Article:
The U.S. Department of Health and Human Services recommends that adults spend 150 minutes each week engaged in some sort of aerobic activity. Kids should get about an hour of vigorous, muscle-strengthening play. One of the best ways to get your daily allowance of exercise is to take advantage of the free facilities available at your neighborhood park. And with four new parks planned for downtown, there’s soon to be more hustling and bustling throughout the city.
Need some inspiration? Here are some of our favorite ways to work up a good sweat while taking advantage of Dallas’ green spaces.
Basketball courts are a fixture in many of Dallas’ parks, including Oak Lawn’s Reverchon Park and Tietze Park, which serves both Lakewood and the M Streets. Whether you’re looking for a three-on-three pick-up game or just want to log some hours perfecting your one-legged fade-away, opportunities abound across the city. Basketball courts will be an important feature of Hargreaves Associates’ designs for Carpenter Park, which also promises to facilitate pedestrian traffic between downtown and near East Dallas.
Dallas’ parks are home to almost 100 individual soccer fields. More than a third of these fields are lit for those who like to get a few shots on goal in after work. Adult fields are available in addition to those reserved for youth play. Contact the Dallas Park and Recreation Department at 214-670-8740 to learn more about where you can set up for drills and matches.
In addition to a number of individual outdoor courts, Dallas Park and Recreation Department maintains five full-service tennis centers: Fair Oaks, Fretz, L. B. Houston, Samuell-Grand and Kiest. These centers are open to the public seven days a week. Not only do the centers provide instruction and host tournaments, but they also assist players of any level of experience with their practice and equipment needs. If you’re not quite ready to occupy Centre Court, however, you can work on your chops and spins in the table tennis alley that will be a signature feature of downtown’s new Harwood Park.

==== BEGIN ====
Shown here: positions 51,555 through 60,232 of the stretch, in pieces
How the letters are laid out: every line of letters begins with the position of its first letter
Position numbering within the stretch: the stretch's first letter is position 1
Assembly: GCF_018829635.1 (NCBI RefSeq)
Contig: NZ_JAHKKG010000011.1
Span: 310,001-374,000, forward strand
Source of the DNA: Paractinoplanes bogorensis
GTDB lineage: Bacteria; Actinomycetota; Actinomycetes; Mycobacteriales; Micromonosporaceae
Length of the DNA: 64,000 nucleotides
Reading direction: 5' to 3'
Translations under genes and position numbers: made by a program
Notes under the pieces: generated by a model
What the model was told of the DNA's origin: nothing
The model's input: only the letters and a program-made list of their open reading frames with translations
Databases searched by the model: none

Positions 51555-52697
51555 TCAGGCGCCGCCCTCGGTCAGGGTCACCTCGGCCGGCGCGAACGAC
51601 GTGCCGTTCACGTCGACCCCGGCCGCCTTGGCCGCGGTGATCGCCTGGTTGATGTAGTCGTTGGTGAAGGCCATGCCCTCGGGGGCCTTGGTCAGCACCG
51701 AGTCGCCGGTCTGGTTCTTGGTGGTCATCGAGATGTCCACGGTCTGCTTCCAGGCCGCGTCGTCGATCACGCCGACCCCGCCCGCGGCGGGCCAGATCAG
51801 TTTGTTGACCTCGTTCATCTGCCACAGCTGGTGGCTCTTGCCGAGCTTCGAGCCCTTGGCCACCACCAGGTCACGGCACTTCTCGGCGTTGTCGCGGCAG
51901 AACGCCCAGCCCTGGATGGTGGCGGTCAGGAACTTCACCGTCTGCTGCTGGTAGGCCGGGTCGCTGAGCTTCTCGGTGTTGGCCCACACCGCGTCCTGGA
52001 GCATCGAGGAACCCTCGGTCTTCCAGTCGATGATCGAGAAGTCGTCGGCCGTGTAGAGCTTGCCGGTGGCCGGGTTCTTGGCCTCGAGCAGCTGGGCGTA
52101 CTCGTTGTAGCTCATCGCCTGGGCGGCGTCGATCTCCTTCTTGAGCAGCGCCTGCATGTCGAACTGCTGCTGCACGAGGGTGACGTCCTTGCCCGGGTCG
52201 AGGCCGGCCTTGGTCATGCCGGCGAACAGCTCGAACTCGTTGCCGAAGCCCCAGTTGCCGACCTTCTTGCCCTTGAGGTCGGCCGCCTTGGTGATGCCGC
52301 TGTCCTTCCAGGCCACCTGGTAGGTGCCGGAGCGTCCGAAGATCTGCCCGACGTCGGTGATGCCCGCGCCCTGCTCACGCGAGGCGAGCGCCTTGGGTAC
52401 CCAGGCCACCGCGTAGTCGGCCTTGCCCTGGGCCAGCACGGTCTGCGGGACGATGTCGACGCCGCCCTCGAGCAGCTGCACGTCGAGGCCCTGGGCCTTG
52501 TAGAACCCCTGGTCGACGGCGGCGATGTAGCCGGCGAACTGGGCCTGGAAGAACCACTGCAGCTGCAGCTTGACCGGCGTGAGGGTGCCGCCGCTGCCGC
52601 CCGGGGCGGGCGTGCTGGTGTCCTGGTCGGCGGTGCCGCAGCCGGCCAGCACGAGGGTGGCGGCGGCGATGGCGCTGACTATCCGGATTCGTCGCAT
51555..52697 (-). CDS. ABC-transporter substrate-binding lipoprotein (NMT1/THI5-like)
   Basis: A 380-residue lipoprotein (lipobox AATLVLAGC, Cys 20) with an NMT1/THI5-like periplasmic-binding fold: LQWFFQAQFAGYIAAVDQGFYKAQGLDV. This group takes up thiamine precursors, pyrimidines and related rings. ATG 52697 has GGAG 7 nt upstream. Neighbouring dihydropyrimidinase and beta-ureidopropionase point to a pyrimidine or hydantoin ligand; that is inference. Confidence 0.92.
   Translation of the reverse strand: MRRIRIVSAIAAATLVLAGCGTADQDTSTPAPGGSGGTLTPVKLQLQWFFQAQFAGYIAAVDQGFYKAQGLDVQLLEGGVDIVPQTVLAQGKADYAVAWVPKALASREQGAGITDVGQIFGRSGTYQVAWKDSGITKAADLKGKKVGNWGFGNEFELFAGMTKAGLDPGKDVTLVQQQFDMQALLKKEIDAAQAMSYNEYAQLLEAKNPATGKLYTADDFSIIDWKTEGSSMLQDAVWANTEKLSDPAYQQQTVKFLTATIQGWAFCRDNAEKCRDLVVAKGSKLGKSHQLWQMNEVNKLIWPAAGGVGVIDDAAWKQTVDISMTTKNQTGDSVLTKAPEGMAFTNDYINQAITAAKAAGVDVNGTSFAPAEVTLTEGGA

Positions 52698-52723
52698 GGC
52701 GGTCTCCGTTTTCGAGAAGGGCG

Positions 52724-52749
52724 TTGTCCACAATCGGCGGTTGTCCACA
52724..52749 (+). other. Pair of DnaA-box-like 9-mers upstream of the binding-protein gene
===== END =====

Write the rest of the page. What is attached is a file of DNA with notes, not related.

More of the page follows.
Skating and rollerblading
Dallas’ most celebrated skate park is something of a hidden gem: Lakeland Hills Park in far East Dallas, at the intersection of St. Francis and Hunnicut. Skaters here can bring their boards and enjoy the city’s premier collection of outdoor ramps, rails and pipes. Downtown residents and visitors with a passion for skateboarding can look forward to a more local option when Carpenter Park’s skate area opens. Of course, provided you wear the proper safety equipment and take the necessary precautions, you can always rollerblade along Dallas’ many park trails.
Dallas is becoming a more bike-friendly city by leaps and bounds. White Rock Lake is a veritable mecca for city cyclists, and Dallas’ ever-expanding trails system has much to offer those looking for a leisurely ride as well as those who favor heavier pedaling. And maybe you’ve noticed those dedicated bike lanes lining downtown Dallas’ streets? They will eventually connect with Harwood Park, Carpenter Park, Pacific Plaza and West End Plaza.
The nice thing about getting your exercise in with a frisbee is that doing so comes with a low barrier of entry. All you need is a disc or two and a nice lawn. Pacific Plaza will transform existing parking lots around downtown’s Republic Center into just such an open space. Serious disc golf enthusiasts should definitely check out the full 18 holes in North Dallas’ B. B. Owen Park.
Bocce is the Italian name for a form of street or alley bowling popular all over the world. You can play with as few as two or in teams consisting of as many as four individuals. You won’t be knocking over pins, however; bocce requires as much precision as bowling, but the actual gameplay more resembles horseshoes or even cornhole. (You can read the complete rules for bocce by visiting the website for Dallas’ Major League Bocce rollers.) Petanque, a French game similar to bocce, has really taken off at Klyde Warren Park. Expect for the bocce competition to be fierce at the courts in Carpenter Park.
Sometimes, what kids need most is just the freedom to run around and exercise their imaginations as much as their bodies. Across Dallas’ parks system, you’ll find playground equipment as well as water features that give your young ones plenty of things to push, pull, climb, swing from and paddle around in. Harwood Park will follow in the footsteps of Klyde Warren Park and Continental Avenue Bridge with its children’s area. Harwood Park’s boulder garden, rope jungle, arbors and splash pads will provide hours of entertainment.
What are your favorite park sports and games? Where do you go to enjoy the outdoors and stay fit? Keep the conversation going about what makes our city’s parks great by sharing your thoughts in the comments on Facebook.